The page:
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Using Boolean Expressions with Precedence Constraints
With the editor, you can control the workflow within a package by using Boolean expressions in place of, or in addition to, the outcome of the initial task or container. Any expression that can be evaluated to True or False can be used. For example, the value of a variable that changes as the package executes can be compared to a constant. If the comparison resolves to True, then the connected task executes. You can base the evaluation of a precedence constraint on both the outcome of the initial task and an expression. This enables the SSIS developer to finely tune the workflow of a package. The following table shows the four Evaluation Operation options contained in the dropdown menu for configuring a precedence constraint:
In the precedence constraint configuration, you can choose which type of Evaluation Operation to use and set the value of the constraint and/or supply the expression.
In the following example, you will simulate flipping a coin to learn more about using expressions with precedence constraints. The Coin Toss Example uses Execute SQL Tasks, Script Tasks, and For Loop Containers, as well as advanced precedence constraint logic, to create the replica. The final package you will create is shown in below screenshot.
2. Create a new SSIS project in SQL Server Data Tools and create a new package.
3. Create an OLE DB Connection Manager pointing to the AdventureWorks database where the CoinToss table was created. The steps for creating a Connection Manager are covered in SSIS Tasks Topic.
4. To reset the value of the coin toss each time you run the package, add an Execute SQL Task named Clear Results to the Control Flow design area.
5. Double-click the Clear Results Task to open the Execute SQL Task Editor.
6. Set the Connection property to point to the AdventureWorks Connection Manager and type the following code in the SQLStatement field:
SET Tails = 0, Heads = 0
Now that the package is prepared, it is time to set up the simulator.
7. Right-click the Control Flow design area and select Variables from the pop-up menu to open the Variables window.
8. Create a new package level variable called Result with a data type of Int32 to hold the “result” of the coin toss.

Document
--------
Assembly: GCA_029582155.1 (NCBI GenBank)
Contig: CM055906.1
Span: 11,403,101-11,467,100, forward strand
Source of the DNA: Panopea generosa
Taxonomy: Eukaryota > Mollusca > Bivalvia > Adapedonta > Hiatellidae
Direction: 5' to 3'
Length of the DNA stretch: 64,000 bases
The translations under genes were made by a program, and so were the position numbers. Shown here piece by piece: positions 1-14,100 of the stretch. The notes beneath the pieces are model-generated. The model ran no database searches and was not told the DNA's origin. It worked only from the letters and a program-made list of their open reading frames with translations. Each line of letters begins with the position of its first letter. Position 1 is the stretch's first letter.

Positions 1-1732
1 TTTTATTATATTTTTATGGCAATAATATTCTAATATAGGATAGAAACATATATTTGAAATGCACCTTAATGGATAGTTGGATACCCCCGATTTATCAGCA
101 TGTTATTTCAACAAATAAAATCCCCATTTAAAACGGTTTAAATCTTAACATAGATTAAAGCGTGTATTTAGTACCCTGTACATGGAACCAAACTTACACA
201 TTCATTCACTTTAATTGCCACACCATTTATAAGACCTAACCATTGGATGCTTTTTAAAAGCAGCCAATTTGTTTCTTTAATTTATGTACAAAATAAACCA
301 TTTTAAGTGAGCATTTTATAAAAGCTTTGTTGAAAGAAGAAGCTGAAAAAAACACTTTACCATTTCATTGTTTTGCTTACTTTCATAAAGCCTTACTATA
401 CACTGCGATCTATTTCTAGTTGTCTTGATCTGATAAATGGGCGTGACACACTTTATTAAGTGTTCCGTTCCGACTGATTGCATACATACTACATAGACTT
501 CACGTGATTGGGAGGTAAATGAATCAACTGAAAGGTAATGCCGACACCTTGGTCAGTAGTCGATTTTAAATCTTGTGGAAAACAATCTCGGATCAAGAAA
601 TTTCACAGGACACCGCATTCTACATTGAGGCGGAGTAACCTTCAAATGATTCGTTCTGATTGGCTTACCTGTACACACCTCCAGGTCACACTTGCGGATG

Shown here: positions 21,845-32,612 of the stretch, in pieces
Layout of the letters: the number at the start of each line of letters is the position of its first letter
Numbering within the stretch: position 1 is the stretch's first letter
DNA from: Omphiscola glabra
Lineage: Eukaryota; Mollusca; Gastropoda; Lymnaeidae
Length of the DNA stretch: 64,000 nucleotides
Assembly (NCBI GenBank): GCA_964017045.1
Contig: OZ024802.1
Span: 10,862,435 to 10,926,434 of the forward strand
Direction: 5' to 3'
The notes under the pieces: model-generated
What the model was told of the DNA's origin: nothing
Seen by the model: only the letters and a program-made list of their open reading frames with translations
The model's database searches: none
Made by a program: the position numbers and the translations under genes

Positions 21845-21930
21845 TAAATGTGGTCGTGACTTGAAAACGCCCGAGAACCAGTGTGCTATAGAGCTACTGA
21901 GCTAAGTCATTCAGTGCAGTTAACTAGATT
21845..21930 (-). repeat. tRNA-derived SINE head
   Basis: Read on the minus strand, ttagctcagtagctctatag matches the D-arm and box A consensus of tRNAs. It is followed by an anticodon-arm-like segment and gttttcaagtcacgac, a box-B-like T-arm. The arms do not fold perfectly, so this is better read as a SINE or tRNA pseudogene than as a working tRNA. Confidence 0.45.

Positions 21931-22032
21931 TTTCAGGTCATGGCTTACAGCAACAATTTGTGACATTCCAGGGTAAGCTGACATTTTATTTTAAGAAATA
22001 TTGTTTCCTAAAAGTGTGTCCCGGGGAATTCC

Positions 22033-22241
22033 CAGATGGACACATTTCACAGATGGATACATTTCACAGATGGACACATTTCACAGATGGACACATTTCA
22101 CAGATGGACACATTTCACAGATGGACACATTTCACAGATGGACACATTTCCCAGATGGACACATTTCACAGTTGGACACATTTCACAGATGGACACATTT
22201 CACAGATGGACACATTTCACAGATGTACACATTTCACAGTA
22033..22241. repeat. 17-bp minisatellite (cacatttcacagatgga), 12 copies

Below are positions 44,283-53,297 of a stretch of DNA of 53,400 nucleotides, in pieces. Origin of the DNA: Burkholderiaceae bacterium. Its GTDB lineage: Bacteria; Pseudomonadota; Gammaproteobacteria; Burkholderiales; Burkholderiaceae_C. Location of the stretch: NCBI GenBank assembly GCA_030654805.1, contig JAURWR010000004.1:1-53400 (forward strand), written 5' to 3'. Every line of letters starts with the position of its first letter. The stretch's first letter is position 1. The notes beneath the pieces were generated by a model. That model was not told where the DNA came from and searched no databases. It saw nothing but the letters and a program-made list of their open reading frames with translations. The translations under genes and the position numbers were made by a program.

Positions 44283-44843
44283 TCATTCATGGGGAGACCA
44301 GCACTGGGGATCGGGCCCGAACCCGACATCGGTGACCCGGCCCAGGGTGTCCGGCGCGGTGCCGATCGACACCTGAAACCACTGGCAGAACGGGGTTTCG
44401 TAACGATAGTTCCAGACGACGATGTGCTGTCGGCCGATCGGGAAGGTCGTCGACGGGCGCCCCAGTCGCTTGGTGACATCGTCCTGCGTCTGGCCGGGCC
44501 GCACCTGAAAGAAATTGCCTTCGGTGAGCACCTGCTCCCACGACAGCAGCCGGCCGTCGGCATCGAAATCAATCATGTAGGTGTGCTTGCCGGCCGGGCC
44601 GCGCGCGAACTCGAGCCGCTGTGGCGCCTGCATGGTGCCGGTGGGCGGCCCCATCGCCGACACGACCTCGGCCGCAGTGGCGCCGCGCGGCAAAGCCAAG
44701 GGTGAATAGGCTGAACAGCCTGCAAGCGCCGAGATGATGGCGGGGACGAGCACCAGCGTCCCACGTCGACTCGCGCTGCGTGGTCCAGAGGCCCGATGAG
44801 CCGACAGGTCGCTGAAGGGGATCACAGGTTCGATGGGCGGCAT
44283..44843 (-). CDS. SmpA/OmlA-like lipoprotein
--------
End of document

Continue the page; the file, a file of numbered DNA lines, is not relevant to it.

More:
9. To toss the coin multiple times, you will use a For Loop Container. Add the container to the design area, and name it Coin Toss Simulator. Connect the precedence constraint from the Clear Results Task to the Coin Toss Simulator.
10. With the Coin Toss Simulator selected, open the Variables window to add a variable called Count with a data type of Int32. In this case, the variable will be used only by the For Loop Container, so the scope can be the Coin Toss Simulator.
11. You can set the properties of the Coin Toss Simulator Container by opening the editor. Set the properties as shown in the following table and click OK:
This should look familiar to you if you have programmed in almost any language: The For Loop Container will execute whatever is inside of it 100 times.
12. In this case, drag a Script Task named Toss into the Coin Toss Simulator to perform the coin toss.
13. To set up the code to simulate the coin toss, double-click the Toss Script Task to open the Script Task Editor.
14. In the Script pane, select the ScriptLanguage of Microsoft Visual Basic 2012 and select the variable User::Result in the ReadWriteVariables property. The script will have access only to variables set up in this way.
15. Click Edit Script to open the Visual Studio Tools for an Applications design environment. Each time this script runs, it will randomly pick a value of one or two and store the value in the Result variable. Replace Public Sub Main with this code:
Public Sub Main()
Dts.Variables(“User::Result”).Value = CInt(Int((2 * Rnd()) + 1))
Dts.TaskResult = ScriptResults.Success
End SubClose out of the script editor and then click OK in the Script Task editor to close it and return to SSDT.